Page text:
Former asteroid gets a major promotion and becomes Pluto's adorable new sidekick

Hygiea went from a large, misunderstood asteroid to a tiny planet


Among the rocky bodies in the asteroid belt located somewhere between Mars and Jupiter, Hygiea never really fit in. Although it was classified as the fourth largest asteroid in the solar system, Hygiea is also very dim, difficult to observe and therefore highly misunderstood.

However, a group of astronomers observed Hygiea in high resolution for the first time and determined that it may in fact be a dwarf planet — perhaps the smallest dwarf planet in our solar system.

Using the European Organization for Astronomical Research in the Southern Hemisphere’s Very Large Telescope, the astronomers determined that Hygiea has a spherical shape, which qualifies it as a dwarf planet. The study was published Monday in the journal Nature Astronomy.

“Thanks to these images, Hygiea may be reclassified as a dwarf planet, so far the smallest in the Solar System,” Pierre Vernazza, a researcher from Laboratoire d’Astrophysique de Marseille in France, and lead author of the study, said in a statement.

In order to qualify as a “dwarf planet,” a celestial object has to meet four requirements:

  • It has to orbit the sun
  • Not be a moon (or rather not orbit around another body)
  • Not clear objects around its orbit (which is a quality of a regular, old planet)
  • Have enough mass that its own gravitational force pulls its body in a spherical shape.

Having already been as asteroid for quite some time, Hygiea confidently checked off the first three, but astronomers were still not sure about its shape nor size.

But the recent observations may put this tiny fuzzball’s mind at ease, having confirmed its nearly spherical shape and a diameter at just over 430 kilometers. The smallest dwarf planet in the solar system, Ceres, currently stands at approximately 950 kilometers in diameter.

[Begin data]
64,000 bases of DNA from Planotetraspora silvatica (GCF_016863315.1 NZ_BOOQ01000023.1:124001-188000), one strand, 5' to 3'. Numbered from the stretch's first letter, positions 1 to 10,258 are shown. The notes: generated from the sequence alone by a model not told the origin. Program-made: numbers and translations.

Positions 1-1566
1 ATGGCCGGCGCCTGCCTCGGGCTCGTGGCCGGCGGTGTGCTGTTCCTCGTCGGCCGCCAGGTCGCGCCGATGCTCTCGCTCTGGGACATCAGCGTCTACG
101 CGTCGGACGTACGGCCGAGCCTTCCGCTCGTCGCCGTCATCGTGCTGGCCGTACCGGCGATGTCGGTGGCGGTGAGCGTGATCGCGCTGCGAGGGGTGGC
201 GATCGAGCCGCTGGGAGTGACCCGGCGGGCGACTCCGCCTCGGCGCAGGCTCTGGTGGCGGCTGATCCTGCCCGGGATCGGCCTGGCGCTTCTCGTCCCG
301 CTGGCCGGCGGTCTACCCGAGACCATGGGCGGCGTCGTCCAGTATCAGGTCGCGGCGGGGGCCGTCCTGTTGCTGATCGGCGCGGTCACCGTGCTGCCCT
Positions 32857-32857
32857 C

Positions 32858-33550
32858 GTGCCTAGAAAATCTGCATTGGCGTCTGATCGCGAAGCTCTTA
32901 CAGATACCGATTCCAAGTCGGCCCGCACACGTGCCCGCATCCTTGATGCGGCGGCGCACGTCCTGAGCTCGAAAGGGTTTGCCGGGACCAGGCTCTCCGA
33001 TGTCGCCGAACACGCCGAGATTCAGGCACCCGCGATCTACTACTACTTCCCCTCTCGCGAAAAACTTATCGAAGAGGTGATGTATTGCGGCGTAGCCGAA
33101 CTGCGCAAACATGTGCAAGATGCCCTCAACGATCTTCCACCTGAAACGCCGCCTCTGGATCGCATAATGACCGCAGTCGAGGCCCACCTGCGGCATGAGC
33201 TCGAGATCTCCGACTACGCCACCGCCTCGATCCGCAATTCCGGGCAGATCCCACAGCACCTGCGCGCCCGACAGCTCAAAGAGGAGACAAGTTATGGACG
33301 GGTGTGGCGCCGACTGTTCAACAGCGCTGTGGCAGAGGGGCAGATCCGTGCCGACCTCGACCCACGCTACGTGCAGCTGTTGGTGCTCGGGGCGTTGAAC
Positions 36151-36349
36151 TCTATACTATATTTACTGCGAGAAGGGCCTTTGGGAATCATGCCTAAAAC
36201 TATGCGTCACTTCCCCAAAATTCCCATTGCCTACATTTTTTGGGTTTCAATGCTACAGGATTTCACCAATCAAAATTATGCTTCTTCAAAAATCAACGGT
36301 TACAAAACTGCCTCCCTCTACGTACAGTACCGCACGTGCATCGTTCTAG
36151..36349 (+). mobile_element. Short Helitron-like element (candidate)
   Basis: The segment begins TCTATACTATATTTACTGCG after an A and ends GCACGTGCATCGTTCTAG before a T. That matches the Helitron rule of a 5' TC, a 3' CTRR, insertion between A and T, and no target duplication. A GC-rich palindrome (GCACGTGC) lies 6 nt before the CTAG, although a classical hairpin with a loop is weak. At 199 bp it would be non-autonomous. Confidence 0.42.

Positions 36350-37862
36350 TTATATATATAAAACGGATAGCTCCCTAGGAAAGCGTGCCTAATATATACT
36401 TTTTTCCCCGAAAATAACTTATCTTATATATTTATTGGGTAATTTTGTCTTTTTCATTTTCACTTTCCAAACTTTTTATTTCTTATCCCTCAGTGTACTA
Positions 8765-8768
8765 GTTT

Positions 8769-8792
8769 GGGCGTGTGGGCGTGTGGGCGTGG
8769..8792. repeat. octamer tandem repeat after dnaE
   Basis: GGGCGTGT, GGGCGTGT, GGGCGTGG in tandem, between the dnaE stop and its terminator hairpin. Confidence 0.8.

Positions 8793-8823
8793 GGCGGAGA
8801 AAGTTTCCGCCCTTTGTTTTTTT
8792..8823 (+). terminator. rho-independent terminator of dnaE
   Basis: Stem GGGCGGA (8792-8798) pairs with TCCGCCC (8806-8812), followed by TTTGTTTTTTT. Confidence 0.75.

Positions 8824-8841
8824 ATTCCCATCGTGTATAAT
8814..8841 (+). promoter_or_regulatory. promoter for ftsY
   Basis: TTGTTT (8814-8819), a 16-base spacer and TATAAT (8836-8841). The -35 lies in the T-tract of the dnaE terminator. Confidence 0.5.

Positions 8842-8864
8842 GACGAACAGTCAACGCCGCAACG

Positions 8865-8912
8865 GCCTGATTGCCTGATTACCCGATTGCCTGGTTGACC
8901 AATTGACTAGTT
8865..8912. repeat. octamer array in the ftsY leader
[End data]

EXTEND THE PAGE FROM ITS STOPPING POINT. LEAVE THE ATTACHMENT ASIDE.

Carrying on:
Pluto's demotion from the smallest planet in our solar system to a dwarf planet is still a cosmic controversy more than 10 years after the decision was made. 

NASA/Johns Hopkins University Applied Physics Laboratory/Southwest Research Institute

Pluto, the dwarf planet formerly known as, well, a planet, measures at 2,400 kilometers. Unfortunately, astronomers were not so confident that Pluto cleared objects around its orbit, the main reason why the once smallest, and most beloved planet in our solar system was downgraded to a dwarf planet.

However, Pluto’s demotion, which took place more than 10 years ago, is still met with controversy as fans of the solar system’s underdog continue to root for its return to ordinary planethood. Even NASA Administrator Jim Bridenstine was recently quoted as saying that Pluto is still a planet in his books, much to Pluto fans’ delight.

However, the latest dwarf planet candidacy debate also brings into question a violent impact that was believed to result in the bodies found in the asteroid belt.

While observing Hygiea, astronomers expected to find an impact crater on its surface as a result of the impact that created this misshapen family in the asteroid belt. However, the team found two small, unambiguous craters that do not match a large enough impact to result in the asteroids.

Instead, by creating a simulation for the formation of the asteroids, the team of astronomers deduced that Hygiea and its asteroid companions formed as a result of a head-on collision with a large object that likely measured between 75-150 kilometers. The collision could have occurred between this object and the parental object that birthed Hygiea and the rest of the asteroids, which broke up into smaller pieces.

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